©2012 Brian S. Batterton, Attorney, PATC Legal & Liability Risk Management Institute (www.llrmi.com)
On March 23, 2012, in Hawkins v. State [i], the Supreme Court of Georgia addressed the issue of whether a cellular phone may lawfully be searched as part of a search incident to arrest of an automobile. The facts of Hawkins, taken from the decision of Court of Appeals of Georgia, are as follows:
[A]n officer with the Lowndes County Sheriff’s Office was contacted by a mother, who said that numerous text messages about narcotics were being sent to her son’s cell phone, and who delivered the cell phone to the officer. Sometime thereafter, the officer received a text message on this phone from Hawkins, who evidently believed she was communicating with the son. At the time, the officer did not know Hawkins’s identity. Hawkins inquired in her text message whether the son had received certain controlled substances. Posing as the son, the officer responded by text message and asked how many of the pills Hawkins wanted to acquire. In reply, Hawkins asked how many pills were available, and the officer answered in another text message that he had about 25 pills. Hawkins then responded that she wanted all 25 pills and had the money to buy them. The officer and Hawkins continued to correspond by text messages and ultimately agreed to meet at a local restaurant that evening.
Prior to the time designated for the meeting, the same officer arrived at the restaurant and took up a surveillance position in its parking lot. He observed Hawkins drive into the parking lot shortly thereafter. He then observed Hawkins entering data into her phone, and he almost contemporaneously received another text message on the son’s cell phone, in which Hawkins announced her arrival at the restaurant.
The officer approached Hawkins’s vehicle, identified himself, and placed her under arrest for unlawfully attempting to purchase a controlled substance. Hawkins admitted to the officer that she was the person with whom he had exchanged text messages throughout the day. After Hawkins was asked for and gave her consent, and as an incident to her arrest, police searched Hawkins’s vehicle and found her cell phone inside her purse. The officer searched for, and found on Hawkins’s cell phone, the text messages that he had exchanged throughout the day with Hawkins. To preserve these text messages, the officer downloaded and printed them. Police did not obtain a warrant before arresting Hawkins, searching her vehicle, or searching the text messages stored on her phone. [ii]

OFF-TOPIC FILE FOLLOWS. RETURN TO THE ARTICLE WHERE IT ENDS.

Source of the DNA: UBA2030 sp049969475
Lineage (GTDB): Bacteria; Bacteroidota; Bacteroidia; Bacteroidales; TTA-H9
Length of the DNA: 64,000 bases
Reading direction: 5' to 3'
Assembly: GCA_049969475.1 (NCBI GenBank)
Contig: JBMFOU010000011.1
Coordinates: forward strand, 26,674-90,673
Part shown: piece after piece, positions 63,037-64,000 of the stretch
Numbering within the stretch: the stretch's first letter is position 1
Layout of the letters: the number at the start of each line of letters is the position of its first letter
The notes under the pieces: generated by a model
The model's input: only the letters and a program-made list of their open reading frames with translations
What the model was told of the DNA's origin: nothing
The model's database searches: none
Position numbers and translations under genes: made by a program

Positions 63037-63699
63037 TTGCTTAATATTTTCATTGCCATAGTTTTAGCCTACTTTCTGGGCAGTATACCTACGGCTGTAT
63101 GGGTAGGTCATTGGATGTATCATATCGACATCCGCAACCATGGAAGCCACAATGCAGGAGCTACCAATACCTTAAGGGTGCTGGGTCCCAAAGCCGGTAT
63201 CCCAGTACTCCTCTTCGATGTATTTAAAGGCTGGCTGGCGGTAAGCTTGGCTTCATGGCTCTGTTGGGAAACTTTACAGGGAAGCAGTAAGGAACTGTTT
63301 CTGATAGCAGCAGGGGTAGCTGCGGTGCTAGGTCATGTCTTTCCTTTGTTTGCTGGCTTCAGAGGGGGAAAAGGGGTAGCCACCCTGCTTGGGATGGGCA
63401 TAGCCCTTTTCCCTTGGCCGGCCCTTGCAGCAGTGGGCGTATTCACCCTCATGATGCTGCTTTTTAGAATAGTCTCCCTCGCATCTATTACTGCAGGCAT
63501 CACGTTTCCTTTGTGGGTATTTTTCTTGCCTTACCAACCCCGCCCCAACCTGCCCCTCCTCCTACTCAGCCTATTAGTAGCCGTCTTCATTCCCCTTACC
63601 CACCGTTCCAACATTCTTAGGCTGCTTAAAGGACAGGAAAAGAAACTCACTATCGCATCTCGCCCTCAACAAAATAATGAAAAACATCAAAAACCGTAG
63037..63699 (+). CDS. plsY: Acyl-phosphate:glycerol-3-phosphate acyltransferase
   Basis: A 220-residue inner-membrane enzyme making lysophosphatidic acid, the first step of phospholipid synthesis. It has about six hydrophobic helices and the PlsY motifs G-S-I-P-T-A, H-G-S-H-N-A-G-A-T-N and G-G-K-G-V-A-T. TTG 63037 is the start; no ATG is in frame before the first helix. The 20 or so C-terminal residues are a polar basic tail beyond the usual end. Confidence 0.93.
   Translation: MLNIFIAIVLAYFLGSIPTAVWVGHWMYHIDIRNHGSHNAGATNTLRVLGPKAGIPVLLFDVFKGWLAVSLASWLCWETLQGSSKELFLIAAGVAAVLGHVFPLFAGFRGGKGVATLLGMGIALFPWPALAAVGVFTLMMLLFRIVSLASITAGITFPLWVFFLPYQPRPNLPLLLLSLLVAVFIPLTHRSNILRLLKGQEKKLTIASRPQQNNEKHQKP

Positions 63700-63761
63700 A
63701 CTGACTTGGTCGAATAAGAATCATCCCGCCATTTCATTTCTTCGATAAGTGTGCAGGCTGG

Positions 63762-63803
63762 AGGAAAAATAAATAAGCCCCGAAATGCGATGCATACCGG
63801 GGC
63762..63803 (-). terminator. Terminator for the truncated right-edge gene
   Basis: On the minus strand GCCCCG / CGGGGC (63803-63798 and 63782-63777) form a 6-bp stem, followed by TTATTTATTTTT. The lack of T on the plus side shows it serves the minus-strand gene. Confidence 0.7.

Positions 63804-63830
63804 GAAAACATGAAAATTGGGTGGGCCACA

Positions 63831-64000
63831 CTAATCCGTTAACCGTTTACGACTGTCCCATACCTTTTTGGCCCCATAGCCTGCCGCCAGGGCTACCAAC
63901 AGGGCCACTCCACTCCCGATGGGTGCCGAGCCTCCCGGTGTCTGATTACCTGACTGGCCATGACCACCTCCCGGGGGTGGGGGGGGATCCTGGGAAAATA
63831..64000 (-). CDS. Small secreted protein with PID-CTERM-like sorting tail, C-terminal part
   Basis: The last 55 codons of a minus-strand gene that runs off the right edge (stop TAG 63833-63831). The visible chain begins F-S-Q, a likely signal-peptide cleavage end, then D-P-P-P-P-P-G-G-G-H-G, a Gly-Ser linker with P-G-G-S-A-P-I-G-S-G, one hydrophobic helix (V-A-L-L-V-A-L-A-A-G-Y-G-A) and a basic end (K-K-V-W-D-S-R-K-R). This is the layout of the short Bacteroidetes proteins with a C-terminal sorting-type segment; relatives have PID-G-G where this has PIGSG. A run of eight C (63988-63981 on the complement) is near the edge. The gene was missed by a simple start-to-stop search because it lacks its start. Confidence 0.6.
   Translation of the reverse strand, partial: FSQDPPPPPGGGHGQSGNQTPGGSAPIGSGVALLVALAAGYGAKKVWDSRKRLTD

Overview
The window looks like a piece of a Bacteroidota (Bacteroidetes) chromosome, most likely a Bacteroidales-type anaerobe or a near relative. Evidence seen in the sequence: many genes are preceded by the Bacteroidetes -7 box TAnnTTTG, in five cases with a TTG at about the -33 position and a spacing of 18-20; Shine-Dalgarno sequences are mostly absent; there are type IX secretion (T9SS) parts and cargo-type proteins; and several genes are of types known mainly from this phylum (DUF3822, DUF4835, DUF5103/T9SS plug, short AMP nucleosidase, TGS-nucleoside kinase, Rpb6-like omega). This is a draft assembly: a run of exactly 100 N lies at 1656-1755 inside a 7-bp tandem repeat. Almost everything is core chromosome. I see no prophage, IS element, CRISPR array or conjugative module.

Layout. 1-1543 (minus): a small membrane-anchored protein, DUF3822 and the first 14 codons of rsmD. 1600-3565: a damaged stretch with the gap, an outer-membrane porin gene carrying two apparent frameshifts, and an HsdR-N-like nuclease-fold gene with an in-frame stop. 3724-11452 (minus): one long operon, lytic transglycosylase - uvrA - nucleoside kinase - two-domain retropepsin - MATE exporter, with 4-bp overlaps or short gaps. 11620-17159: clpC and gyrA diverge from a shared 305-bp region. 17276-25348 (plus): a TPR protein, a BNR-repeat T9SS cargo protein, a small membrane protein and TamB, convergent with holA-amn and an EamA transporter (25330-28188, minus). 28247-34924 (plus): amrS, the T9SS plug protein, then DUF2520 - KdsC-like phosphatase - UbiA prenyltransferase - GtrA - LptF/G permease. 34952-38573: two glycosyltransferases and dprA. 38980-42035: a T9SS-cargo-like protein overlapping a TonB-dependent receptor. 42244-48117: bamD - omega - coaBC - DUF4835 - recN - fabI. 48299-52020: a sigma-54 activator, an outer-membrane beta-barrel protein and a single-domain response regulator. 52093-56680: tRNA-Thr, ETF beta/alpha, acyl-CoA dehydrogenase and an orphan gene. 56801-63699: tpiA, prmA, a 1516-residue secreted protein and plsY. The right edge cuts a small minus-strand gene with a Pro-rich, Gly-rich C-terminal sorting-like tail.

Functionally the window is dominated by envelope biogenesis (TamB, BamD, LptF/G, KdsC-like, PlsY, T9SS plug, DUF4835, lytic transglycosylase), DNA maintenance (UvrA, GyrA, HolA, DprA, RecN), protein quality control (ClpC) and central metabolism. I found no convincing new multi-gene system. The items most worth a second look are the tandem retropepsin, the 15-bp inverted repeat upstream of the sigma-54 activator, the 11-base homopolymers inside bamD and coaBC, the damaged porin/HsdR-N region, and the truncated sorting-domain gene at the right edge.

As a review, the Court of Appeals of Georgia, in Hawkins, first held that the search incident arrest of the defendant’s vehicle was lawful under Arizona v. Gant. The rule, as stated by the court was stated as follows:
[W]hen an officer lawfully arrests the occupant or recent occupant of an automobile, and when it is reasonable to believe that evidence of the offense of arrest might be found in the vehicle, the officer may search the passenger compartment of the vehicle for such evidence as an incident of the arrest, regardless of whether the officer has any reason to be concerned about the potential destruction of evidence. [iii] [emphasis added]